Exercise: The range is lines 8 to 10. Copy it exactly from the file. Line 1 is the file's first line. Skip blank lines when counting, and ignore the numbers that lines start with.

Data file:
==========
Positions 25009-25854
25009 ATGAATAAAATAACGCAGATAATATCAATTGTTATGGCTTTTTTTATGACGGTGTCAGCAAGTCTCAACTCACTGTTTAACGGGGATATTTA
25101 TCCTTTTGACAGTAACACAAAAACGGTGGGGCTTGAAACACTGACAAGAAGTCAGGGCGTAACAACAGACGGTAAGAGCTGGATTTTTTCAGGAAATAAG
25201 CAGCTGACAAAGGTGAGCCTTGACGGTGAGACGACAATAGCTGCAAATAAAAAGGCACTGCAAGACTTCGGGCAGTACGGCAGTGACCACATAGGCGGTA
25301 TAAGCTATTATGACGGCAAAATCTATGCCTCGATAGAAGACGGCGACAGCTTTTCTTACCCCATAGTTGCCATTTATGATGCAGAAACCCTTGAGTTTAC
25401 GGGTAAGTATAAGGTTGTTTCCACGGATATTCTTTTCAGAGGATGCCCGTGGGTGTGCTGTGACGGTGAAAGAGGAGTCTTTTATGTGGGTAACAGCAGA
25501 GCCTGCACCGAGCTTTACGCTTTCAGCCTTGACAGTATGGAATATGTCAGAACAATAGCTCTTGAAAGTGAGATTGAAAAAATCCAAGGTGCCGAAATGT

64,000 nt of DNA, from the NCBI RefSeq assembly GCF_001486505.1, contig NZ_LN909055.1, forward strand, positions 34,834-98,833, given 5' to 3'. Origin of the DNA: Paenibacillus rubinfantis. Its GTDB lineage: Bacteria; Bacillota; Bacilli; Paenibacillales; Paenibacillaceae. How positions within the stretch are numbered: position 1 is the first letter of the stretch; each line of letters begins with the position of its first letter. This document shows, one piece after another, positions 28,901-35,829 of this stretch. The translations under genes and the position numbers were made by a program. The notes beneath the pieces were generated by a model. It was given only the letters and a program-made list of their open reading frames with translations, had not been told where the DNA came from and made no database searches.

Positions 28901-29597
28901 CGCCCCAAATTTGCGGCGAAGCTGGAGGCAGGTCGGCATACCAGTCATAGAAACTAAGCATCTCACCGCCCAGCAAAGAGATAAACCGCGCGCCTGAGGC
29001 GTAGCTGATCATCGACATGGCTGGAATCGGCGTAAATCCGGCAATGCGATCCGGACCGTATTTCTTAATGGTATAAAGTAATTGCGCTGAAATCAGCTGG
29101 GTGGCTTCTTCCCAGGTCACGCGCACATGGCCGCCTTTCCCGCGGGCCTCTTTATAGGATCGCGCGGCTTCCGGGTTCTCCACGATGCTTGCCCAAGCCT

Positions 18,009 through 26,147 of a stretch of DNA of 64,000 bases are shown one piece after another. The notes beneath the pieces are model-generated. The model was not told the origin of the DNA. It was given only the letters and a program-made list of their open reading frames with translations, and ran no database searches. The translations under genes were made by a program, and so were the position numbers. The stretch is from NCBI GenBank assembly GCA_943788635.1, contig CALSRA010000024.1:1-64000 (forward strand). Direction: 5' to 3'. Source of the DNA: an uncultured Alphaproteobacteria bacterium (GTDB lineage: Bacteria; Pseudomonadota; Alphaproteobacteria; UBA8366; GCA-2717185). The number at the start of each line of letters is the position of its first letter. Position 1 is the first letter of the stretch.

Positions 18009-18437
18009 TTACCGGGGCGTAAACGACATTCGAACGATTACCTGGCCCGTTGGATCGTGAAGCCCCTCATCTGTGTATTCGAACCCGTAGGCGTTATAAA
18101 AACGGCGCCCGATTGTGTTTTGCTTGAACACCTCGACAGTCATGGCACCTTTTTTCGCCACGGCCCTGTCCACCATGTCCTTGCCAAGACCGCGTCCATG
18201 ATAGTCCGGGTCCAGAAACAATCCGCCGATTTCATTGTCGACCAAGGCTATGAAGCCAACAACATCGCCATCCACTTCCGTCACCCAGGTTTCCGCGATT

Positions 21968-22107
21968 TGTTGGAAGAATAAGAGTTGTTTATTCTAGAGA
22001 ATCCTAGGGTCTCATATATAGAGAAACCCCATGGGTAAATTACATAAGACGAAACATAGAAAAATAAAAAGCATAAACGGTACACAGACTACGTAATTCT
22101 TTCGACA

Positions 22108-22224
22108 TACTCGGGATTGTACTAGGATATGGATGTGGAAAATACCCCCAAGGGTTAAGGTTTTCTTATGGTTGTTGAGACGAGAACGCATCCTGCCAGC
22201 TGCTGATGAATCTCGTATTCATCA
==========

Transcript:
64,000 nt of DNA, from the NCBI RefSeq assembly GCF_001486505.1, contig NZ_LN909055.1, forward strand, positions 34,834-98,833, given 5' to 3'. Origin of the DNA: Paenibacillus rubinfantis. Its GTDB lineage: Bacteria; Bacillota; Bacilli; Paenibacillales; Paenibacillaceae. How positions within the stretch are numbered: position 1 is the first letter of the stretch; each line of letters begins with the position of its first letter. This document shows, one piece after another, positions 28,901-35,829 of this stretch. The translations under genes and the position numbers were made by a program. The notes beneath the pieces were generated by a model. It was given only the letters and a program-made list of their open reading frames with translations, had not been told where the DNA came from and made no database searches.

Positions 28901-29597
28901 CGCCCCAAATTTGCGGCGAAGCTGGAGGCAGGTCGGCATACCAGTCATAGAAACTAAGCATCTCACCGCCCAGCAAAGAGATAAACCGCGCGCCTGAGGC